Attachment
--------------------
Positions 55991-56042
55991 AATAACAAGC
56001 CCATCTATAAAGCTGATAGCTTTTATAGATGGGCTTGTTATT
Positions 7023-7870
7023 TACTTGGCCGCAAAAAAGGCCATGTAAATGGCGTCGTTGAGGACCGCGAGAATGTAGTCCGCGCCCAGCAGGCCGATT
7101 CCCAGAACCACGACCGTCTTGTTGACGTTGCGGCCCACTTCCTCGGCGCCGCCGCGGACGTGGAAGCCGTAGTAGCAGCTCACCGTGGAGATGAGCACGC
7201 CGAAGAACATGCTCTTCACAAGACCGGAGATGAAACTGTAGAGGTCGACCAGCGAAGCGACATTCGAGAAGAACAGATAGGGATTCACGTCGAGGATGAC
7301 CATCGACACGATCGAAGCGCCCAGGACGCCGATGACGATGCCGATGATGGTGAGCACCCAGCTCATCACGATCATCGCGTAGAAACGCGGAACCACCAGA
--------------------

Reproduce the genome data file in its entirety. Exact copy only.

Positions 55991-56042
55991 AATAACAAGC
56001 CCATCTATAAAGCTGATAGCTTTTATAGATGGGCTTGTTATT
Positions 7023-7870
7023 TACTTGGCCGCAAAAAAGGCCATGTAAATGGCGTCGTTGAGGACCGCGAGAATGTAGTCCGCGCCCAGCAGGCCGATT
7101 CCCAGAACCACGACCGTCTTGTTGACGTTGCGGCCCACTTCCTCGGCGCCGCCGCGGACGTGGAAGCCGTAGTAGCAGCTCACCGTGGAGATGAGCACGC
7201 CGAAGAACATGCTCTTCACAAGACCGGAGATGAAACTGTAGAGGTCGACCAGCGAAGCGACATTCGAGAAGAACAGATAGGGATTCACGTCGAGGATGAC
7301 CATCGACACGATCGAAGCGCCCAGGACGCCGATGACGATGCCGATGATGGTGAGCACCCAGCTCATCACGATCATCGCGTAGAAACGCGGAACCACCAGA